Something meaningful about driverless, for a change
This is refreshing, really.
I have written a lot about the depressing hype and waste of effort around driverless cars. This time I am happy to point readers to something that is actually interesting, and productive. It is an argument I just read, about the “Twilight Zone self-driving development can’t seem to get out of” (but also applies to electric vehicles). Here’s the argument:
- If people have already wasted billions trying to make self-driving work, it is also because they overlooked the obvious fact that vehicle size, footprint and shape matter a lot
- (successful) New technology tends to reformat products
- This is exactly what happened with personal communication. It succeeded also because it went from “bulky, cumbersome and fixed [devices…] to sleek smartphones”
- Personal mobility should do the same, that is optimize for driverless movement, where it is actually possible of course, the very shape of cars
- Driverless, that is, cannot “become real [without] deploying sleek-footprint vehicles”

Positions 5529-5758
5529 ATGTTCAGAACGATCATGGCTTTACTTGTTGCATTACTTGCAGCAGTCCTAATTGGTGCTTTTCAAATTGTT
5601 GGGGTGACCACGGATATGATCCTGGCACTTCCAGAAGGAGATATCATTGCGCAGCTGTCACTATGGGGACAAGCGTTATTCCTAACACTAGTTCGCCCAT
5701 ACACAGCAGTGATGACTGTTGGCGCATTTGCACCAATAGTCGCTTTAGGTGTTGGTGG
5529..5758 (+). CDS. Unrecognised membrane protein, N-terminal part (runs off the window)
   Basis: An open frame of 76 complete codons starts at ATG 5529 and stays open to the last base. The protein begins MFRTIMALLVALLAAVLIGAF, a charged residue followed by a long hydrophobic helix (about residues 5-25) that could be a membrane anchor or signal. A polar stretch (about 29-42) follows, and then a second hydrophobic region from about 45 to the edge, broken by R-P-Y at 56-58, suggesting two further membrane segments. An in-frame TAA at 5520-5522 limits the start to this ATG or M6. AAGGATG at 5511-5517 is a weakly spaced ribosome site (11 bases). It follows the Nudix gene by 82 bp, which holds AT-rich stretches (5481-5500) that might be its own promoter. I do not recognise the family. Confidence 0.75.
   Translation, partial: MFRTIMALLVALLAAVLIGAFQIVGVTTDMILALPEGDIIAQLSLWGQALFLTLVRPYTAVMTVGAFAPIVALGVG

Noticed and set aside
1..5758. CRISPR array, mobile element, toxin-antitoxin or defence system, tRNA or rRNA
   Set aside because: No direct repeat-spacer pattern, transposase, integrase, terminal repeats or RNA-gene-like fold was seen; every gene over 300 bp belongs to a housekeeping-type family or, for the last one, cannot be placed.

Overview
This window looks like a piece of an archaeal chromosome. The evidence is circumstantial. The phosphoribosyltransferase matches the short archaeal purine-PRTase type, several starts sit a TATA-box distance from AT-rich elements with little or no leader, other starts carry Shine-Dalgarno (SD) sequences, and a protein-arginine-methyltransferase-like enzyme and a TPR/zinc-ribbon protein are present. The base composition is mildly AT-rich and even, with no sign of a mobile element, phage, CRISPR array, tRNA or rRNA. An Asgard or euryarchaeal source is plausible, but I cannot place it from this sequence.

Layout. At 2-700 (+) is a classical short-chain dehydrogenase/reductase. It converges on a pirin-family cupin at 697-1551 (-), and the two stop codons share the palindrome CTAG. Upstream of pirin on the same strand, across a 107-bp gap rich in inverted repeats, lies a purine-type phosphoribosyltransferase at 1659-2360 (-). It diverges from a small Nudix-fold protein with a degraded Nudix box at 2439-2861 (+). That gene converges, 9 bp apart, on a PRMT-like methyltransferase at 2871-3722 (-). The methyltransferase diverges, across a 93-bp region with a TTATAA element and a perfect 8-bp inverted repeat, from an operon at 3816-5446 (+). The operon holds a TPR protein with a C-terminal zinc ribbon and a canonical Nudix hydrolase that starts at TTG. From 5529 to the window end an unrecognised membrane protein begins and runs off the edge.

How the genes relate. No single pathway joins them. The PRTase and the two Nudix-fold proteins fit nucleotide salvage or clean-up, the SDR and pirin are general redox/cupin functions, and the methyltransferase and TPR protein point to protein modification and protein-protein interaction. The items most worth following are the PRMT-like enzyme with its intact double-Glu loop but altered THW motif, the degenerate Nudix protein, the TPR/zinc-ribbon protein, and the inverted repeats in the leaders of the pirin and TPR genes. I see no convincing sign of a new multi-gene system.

- (instead) there still is a “huge void between the car that has grown obese (SUV trend) and micro-mobility”
Less corners = more chances to go driverless, some day
Quoting from this picture (see the article for bigger version and links):
- Round-off and sloping contours reduce/eliminate fragmented scanning and imaging: no blind spots, which is unavoidable with more boxy vehicles
- Instead of putting autonomous tech in conventional cars, as add-ons, reformat the vehicle first
THIS is what I find refreshing. Driverless versions of today’s “private cars for the masses” remain a pipe dream, of course. But shared driverless cars, which may do a lot of good, could become real only if done from scratch, not by retrofitting old stuff, and old business models.